Just started learning python, so I’m very thankful for anyone who can help.
Anyways the task is to define a function that takes a list of numbers and returns 3 values – how many positive numbers, negative numbers and zeroes there are in the list.
The main program I need to use a loop that gets the user to input however many numbers he wants (must be between 3 and 6, and this has to be checked). these numbers that the user inputs are to be added to a list. Then I have to call a function that uses the list as the argument and then print the results that the function returns.
using a loop is obligatory.
def three(z): np = 0 nn = 0 zeroes = 0 for y in z: if x<0: nn+=1 if x>0: np+=1 if x==0: zeroes+=1 print('there are ', np, ' positive numbers\nthere are ', nn, ' negative numbers\nthere are ', zeroes, ' zeros') return (np, nn, zeroes) num_list =  a = 0 n = eval(input('input a number (bigger than 3, smaller than 6): ')) while n>3 and n<6: if a < n: x = eval(input('input a number: ')) num_list.append(x) a+= 1 else: break three(num_list)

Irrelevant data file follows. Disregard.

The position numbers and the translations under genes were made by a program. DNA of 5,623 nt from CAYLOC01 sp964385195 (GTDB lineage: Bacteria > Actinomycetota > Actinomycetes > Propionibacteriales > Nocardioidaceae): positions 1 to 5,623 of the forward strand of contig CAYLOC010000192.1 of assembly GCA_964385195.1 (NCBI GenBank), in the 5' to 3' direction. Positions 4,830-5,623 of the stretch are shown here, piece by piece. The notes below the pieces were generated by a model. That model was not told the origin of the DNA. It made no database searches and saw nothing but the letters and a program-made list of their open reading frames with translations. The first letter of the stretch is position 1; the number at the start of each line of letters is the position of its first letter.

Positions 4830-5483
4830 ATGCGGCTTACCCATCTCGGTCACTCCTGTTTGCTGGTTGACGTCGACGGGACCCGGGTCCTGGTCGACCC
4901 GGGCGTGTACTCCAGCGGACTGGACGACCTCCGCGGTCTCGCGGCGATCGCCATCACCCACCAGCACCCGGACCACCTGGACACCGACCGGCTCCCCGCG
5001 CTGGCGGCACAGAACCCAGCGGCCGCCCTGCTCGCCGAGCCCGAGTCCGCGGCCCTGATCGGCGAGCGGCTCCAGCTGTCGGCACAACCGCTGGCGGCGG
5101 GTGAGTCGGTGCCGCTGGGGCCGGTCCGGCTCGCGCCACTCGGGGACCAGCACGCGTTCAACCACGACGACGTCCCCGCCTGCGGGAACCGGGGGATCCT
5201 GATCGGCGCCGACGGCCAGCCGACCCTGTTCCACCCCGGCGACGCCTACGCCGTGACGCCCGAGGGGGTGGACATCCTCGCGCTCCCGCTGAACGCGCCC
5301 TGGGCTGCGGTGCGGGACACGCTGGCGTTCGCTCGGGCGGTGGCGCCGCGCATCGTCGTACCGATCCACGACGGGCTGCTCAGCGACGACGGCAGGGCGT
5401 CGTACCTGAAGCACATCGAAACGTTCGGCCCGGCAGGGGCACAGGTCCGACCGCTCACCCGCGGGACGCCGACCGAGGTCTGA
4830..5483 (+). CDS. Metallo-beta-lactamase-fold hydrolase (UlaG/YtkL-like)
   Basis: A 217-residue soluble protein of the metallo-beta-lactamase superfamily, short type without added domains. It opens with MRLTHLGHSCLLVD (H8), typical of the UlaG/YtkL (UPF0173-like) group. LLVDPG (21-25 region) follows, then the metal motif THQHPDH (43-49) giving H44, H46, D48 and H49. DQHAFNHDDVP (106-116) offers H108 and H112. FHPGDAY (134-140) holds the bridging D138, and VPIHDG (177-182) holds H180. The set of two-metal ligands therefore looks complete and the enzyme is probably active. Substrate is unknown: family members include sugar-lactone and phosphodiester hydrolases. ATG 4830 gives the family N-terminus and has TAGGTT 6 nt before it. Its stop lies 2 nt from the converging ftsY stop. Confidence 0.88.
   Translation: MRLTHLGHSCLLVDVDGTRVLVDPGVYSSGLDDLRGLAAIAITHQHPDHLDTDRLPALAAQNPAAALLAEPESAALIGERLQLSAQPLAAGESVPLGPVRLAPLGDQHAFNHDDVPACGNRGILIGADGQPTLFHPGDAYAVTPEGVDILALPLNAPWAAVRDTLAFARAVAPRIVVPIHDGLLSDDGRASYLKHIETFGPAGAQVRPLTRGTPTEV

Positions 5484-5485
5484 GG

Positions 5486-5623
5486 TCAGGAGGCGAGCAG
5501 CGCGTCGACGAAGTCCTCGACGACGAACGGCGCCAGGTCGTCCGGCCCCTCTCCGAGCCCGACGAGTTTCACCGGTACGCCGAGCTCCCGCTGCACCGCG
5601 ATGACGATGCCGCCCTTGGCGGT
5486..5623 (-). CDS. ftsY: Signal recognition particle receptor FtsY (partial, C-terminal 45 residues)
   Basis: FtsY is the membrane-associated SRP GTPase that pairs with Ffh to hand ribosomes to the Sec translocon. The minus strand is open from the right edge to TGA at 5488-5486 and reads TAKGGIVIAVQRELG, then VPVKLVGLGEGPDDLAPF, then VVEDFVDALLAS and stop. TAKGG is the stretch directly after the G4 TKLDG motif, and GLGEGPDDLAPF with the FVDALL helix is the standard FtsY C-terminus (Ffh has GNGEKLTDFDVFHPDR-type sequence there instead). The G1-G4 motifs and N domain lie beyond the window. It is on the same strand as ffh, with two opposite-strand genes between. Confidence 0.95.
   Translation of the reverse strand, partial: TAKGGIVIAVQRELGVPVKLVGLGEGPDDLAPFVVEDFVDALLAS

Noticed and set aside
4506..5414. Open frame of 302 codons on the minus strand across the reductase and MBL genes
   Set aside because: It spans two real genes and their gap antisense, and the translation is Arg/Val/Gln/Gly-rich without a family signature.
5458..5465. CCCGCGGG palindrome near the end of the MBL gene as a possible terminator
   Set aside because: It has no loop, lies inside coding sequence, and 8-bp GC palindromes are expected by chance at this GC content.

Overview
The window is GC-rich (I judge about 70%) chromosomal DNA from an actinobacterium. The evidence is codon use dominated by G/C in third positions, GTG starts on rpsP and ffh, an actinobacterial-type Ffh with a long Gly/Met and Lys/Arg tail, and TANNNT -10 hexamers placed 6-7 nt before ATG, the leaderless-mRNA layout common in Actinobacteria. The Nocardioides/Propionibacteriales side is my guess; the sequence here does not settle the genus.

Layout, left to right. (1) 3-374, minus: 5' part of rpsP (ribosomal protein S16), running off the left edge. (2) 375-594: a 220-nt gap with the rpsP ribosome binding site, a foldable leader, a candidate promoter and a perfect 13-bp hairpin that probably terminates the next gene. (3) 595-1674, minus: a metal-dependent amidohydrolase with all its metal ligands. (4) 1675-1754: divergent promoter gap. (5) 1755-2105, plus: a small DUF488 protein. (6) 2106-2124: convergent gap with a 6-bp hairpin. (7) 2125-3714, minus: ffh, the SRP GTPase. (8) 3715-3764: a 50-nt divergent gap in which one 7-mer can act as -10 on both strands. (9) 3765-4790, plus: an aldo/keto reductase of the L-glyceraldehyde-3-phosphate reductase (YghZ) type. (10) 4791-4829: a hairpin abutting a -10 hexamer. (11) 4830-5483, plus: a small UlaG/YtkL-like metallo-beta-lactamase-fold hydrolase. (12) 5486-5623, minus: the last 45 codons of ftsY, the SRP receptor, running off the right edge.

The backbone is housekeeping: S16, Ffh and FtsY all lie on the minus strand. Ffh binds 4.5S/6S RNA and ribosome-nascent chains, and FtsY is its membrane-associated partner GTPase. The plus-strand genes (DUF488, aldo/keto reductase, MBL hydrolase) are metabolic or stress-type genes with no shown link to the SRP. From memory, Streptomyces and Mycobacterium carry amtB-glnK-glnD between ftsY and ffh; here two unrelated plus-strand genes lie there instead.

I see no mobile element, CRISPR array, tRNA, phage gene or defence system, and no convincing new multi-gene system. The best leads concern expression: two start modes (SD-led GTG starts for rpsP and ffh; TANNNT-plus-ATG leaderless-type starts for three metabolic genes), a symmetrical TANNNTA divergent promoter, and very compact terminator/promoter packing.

I made a loop and a function, but I’m pretty sure I messed up at the loop or somewhere else because it looks like I’m using a lot of variables and it looks more complicated then it should probably be.
First, you should avoid using
eval to get the numerical value of the user input. Ignatius Reilly left a good link to explain why in a comment. Instead, just cast the string input to int using
Second, the issue is that you are comparing
x to zero.
x is not defined in your function, so it looks outside the function scope and then pulls what you defined as
x there, which is the last user input from
x = eval(input(...)). So a user that inputs
-1, 2, 0, 4 will return (4, 0, 0) because it just compares 4 to 0 four times rather than each individual input. You made a simple mistake here and should’ve used
y in your